|Al Jazeera's John Terret reports from the Mississippi where people are fleeing the worst flooding since 1927
People and animals in their thousands sought higher ground to escape the flooding from the Mississippi River and its tributaries as water flowed over levees and the Coast Guard planned to halt traffic on one of the world's busiest commercial waterways.
Chris Bonura, a spokesperson for the Port of New Orleans, said on Thursday that the Coast Guard planned to close a 306km stretch of river from Baton Rouge to the Gulf of Mexico.
He said that this could happen by Monday.
In Louisiana, 12,000 acres of corn and soybeans were flooded. The US Army Corps of Engineers considered whether to open the Morganza spillway, which would flood thousands of homes and acres of farmland but help to protect Baton Rouge, New Orleans and the oil refineries in between.
The mouth of the Mississippi would become crowded with ships with nowhere else to go, though some might be diverted to other ports. Massive ships that carry US corn, soybeans and other crops out of the country would be unable to move.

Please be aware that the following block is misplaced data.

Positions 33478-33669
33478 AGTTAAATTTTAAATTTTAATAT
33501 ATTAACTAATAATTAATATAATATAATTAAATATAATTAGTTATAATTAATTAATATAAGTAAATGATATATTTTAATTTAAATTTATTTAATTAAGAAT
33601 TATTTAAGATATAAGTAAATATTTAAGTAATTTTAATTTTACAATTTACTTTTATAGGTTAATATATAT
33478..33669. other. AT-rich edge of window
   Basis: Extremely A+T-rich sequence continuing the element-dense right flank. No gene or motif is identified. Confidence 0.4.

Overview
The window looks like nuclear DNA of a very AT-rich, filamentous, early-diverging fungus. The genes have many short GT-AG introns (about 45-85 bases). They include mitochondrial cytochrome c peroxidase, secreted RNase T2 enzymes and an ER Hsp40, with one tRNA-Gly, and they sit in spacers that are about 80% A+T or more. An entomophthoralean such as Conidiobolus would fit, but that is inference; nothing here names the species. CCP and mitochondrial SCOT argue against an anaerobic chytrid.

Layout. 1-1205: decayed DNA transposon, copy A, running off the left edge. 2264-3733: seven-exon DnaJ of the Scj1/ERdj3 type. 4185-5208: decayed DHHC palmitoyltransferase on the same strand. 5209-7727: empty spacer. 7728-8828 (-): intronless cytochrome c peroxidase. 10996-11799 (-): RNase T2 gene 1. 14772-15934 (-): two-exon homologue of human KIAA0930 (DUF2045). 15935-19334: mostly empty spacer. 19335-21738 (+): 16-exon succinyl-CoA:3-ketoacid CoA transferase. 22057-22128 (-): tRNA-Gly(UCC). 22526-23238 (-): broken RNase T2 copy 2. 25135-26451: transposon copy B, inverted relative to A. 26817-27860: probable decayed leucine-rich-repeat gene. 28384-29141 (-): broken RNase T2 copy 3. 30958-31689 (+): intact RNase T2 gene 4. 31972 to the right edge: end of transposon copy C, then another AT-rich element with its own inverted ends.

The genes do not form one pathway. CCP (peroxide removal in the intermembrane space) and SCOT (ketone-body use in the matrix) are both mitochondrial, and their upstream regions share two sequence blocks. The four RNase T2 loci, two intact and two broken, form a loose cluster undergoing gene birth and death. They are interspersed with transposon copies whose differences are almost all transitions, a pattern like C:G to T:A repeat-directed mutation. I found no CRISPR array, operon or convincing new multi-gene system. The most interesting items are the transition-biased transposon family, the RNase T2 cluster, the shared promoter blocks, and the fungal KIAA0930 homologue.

Shipments of Venezuelan heavy crude oil that come in by tanker to a refinery in Chalmette would be locked out of the river, though most refineries on the river are fed by pipelines.
Meanwhile, in the poverty-stricken Mississippi Delta, people waited uneasily to see how high the water would get.
About 600 homes in the Delta have flooded in the past several days as the water has risen toward some of the highest levels on record.
Swollen by weeks of heavy rain and snowmelt, the Mississippi River has been breaking high-water records that have stood since the 1920s and '30s.
It is projected to crest at Vicksburg on May 19 and shatter the mark set there during the cataclysmic Great Flood of 1927.
The latest round of flooding in what has been an extremely wet spring after a snowy winter in parts of the US Midwest will force the US Army Corps of Engineers to make more difficult decisions like it did earlier this week.
Earlier this week, the Army Corps blew up a levee that relieved pressure on towns upstream but inundated dozens of Missouri farms and tens of thousands of fertile acres.